The bottom line is this: it is not enough to teach mindfulness to students - at Yoga 4 Classrooms, we believe school leaders, teachers and other school professionals need to nurture themselves. Embodied contemplative practices can provide an amazing opportunity leading to personal transformation, providing the foundation for systemic transformation. Embracing the concept of self-care and personal mindfulness, teachers will not only improve their own well-being, but also support their classrooms and the larger community.
For more information about contemplative practices for educators:Developing Mindfulness for School Leaders - Education Week
Marina Ebert, MA serves as Director of Research and Relationship Development for Yoga 4 Classrooms. She also is a research assistant at the Yale Center for Emotional Intelligence.
Lisa Flynn, E-RYT, RYT 500, RCYT, is the Founder and Director of ChildLight Yoga and Yoga 4 Classrooms. Lisa's books include the Yoga 4 Classrooms Card Deck (2011) and Yoga for Children: 200+ Yoga Poses, Breathing Exercises, and Meditations for Healthier, Happier, More Resilient Children (Adams Media, 2013).
Tuesday, June 10, 2014
Did you know that only 4% of elementary schools provide daily physical education and less than half of US schools offer recess? While in its Physical Activity Guidelines Advisory Committee Report (2008) the U.S. Department of Health and Human Services recommends at least 60 minutes of physical activity for all school aged children, only half of kids meet this guideline.Shocking as it is, those are the results of two nationwide studies. That is the reason why, last week, the Society of Behavioral Medicine released a powerful statement advocating that elementary schools provide as many of the recommended 60 minutes of moderate-to vigorous physical activity during school hours as possible.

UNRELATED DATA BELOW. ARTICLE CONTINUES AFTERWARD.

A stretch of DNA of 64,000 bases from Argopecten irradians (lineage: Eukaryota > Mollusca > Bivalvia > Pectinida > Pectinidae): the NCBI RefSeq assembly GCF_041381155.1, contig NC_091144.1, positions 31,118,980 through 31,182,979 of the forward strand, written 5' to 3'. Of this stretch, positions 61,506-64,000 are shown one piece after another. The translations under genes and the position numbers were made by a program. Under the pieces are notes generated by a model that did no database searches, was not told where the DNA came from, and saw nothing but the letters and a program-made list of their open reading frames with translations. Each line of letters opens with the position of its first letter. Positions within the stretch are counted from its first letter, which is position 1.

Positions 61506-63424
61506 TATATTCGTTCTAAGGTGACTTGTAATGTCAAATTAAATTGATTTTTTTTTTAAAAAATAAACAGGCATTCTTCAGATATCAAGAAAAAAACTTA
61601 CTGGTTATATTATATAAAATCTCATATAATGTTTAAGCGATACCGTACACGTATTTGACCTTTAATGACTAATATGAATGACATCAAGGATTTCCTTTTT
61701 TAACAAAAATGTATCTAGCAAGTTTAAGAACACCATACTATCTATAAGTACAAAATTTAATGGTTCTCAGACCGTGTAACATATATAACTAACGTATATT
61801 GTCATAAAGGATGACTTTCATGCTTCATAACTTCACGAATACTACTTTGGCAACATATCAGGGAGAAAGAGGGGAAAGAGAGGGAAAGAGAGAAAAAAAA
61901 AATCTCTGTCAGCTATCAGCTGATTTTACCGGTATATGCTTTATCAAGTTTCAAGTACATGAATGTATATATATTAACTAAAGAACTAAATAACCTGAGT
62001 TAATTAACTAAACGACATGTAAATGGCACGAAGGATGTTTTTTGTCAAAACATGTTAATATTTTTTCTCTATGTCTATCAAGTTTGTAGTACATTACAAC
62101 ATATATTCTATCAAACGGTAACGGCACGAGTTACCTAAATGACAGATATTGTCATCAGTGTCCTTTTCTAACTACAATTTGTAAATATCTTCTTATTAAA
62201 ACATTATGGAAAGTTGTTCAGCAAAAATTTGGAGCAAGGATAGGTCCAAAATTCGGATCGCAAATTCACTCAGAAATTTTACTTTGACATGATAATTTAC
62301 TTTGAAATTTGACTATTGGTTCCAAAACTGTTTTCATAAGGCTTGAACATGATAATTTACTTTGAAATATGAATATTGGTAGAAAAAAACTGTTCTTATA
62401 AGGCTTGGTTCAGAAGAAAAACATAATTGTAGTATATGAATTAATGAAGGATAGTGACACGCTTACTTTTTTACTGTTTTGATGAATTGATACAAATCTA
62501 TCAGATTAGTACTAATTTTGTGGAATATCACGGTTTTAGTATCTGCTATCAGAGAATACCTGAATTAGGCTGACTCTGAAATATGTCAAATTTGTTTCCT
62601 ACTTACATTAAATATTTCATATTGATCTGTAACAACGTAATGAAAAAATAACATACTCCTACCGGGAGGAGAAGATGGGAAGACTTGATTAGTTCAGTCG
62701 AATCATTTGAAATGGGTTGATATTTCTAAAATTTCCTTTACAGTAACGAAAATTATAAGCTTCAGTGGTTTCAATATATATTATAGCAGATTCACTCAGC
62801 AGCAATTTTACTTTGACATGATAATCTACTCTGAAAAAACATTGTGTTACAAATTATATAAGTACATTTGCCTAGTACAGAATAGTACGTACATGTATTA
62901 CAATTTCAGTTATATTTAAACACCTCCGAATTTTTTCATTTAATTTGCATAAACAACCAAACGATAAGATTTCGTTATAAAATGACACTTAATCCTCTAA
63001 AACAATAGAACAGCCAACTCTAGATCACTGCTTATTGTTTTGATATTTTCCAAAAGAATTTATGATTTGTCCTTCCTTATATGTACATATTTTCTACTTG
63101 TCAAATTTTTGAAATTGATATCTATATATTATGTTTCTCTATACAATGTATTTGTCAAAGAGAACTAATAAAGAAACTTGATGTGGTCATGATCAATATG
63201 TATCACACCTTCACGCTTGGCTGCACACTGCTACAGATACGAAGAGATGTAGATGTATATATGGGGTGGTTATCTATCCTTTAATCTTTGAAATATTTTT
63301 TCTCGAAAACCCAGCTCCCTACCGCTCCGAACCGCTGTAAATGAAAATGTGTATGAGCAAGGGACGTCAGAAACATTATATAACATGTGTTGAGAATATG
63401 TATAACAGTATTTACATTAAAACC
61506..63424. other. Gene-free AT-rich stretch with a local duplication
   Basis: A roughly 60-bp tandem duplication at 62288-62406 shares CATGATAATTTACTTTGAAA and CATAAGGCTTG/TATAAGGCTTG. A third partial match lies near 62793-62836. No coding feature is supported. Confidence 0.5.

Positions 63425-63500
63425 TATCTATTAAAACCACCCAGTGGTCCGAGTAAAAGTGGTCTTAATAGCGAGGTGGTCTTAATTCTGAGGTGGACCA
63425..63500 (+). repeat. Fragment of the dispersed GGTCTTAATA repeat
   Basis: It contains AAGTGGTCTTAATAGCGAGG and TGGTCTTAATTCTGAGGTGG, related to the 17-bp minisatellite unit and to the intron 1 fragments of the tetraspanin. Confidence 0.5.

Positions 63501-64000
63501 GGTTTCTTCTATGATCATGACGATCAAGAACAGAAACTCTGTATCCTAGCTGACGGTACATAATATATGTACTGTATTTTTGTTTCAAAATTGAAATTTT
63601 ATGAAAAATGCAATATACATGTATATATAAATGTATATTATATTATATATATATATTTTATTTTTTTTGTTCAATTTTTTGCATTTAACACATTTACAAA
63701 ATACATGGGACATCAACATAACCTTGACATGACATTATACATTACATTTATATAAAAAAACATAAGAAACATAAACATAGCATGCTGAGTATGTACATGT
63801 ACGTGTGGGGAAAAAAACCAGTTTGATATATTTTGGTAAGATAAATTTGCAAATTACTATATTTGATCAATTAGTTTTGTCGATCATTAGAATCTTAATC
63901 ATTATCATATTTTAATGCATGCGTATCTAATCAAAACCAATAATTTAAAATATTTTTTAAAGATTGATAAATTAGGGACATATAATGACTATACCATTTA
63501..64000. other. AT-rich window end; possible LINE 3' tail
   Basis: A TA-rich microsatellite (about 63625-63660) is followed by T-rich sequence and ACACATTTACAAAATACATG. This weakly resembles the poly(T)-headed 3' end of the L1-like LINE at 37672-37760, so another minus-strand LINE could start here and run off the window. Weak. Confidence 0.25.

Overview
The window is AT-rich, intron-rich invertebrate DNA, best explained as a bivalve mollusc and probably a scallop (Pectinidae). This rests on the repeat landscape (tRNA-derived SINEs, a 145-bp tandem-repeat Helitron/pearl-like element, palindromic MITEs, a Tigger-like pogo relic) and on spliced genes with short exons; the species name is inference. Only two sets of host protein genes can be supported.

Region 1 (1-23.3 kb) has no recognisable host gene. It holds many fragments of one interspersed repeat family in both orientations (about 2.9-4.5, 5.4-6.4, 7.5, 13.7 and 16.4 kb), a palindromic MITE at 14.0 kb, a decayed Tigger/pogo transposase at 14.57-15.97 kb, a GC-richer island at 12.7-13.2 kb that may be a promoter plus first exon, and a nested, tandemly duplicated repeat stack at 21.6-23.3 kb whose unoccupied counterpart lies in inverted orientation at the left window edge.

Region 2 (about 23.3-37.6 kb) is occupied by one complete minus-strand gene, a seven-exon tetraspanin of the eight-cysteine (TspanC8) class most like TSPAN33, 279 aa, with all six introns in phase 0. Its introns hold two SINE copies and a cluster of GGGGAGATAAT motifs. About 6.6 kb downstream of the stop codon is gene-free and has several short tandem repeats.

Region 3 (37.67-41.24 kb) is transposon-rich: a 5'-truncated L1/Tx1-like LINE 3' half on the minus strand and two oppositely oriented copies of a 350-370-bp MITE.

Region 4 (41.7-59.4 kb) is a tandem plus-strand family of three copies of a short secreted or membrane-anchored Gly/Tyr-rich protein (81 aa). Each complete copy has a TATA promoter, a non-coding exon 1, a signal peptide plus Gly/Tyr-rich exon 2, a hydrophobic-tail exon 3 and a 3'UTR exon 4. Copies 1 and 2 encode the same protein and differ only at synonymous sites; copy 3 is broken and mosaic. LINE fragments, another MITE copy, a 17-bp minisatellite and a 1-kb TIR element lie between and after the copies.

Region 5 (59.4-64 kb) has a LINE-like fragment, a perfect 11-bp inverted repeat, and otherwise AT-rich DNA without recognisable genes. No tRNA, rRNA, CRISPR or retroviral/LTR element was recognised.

Thursday, June 05, 2014
Shelly McGrath, a retired preschool and kindergarten teacher, had been teaching yoga for many years when she decided to research ways to expand her practice. She came across Yoga 4 Classrooms and knew she had found her answer.
“As a retired classroom teacher and yoga teacher, Yoga 4 Classrooms immediately made a lot of sense to me. It is a clear and concise program that can be implemented in the classroom, as needed, without any special equipment,” says McGrath.
With the training and support she received as a Licensed Yoga 4 Classrooms Trainer, McGrath has been inspired and empowered to share what she has learned with educators and children's health advocates in Canada. She sent out over 200 letters to schools and area health organizations along with Yoga 4 Classrooms educational materials. She was also pro-active and successful in obtaining media coverage with the mission of educating the public about the power of yoga and mindfulness in the classroom to support learning, behavior, attention and classroom climate.
While facilitating the Yoga 4 Classrooms residency curriculum in a Grade One class at Buena Vista School in Saskatoon, which is in the Saskatchewan province of Canada, she contacted the local paper. The result was an article in the Star Phoenix.
"While participating in the Yoga 4 Classrooms training I learned that Lisa Flynn, its founder, is a rare person in that she has the yoga heart and a sharp business mind. She has done all the hard work needed to make Yoga 4 Classrooms trainers successful. No detail has been missed. Anyone who is interested in helping children, educators and schools simply and sustainably integrate yoga and mindfulness techniques into the class day should consider learning more about the Yoga 4 Classrooms program.”
McGrath's outreach led to an invitation by leaders of the federally funded Health Promoting Schools project to offer Yoga 4 Classrooms as a health program option to schools in the city of Saskatoon. To date, she has provided professional development to the staff of four Health Promoting Schools. She also shared the 10 lesson residency component of the program in each classroom, sometimes teaching five classes per day. "It was a tiring experience at times, but extremely rewarding!"
“I know I can’t help the children I work with with many of the challenges they face, but it feels good to be able to give them the tools to cope with whatever comes their way,” says McGrath. Recently, her work with Health Promoting Schools was featured on a local TV news channel, Go! Saskatoon.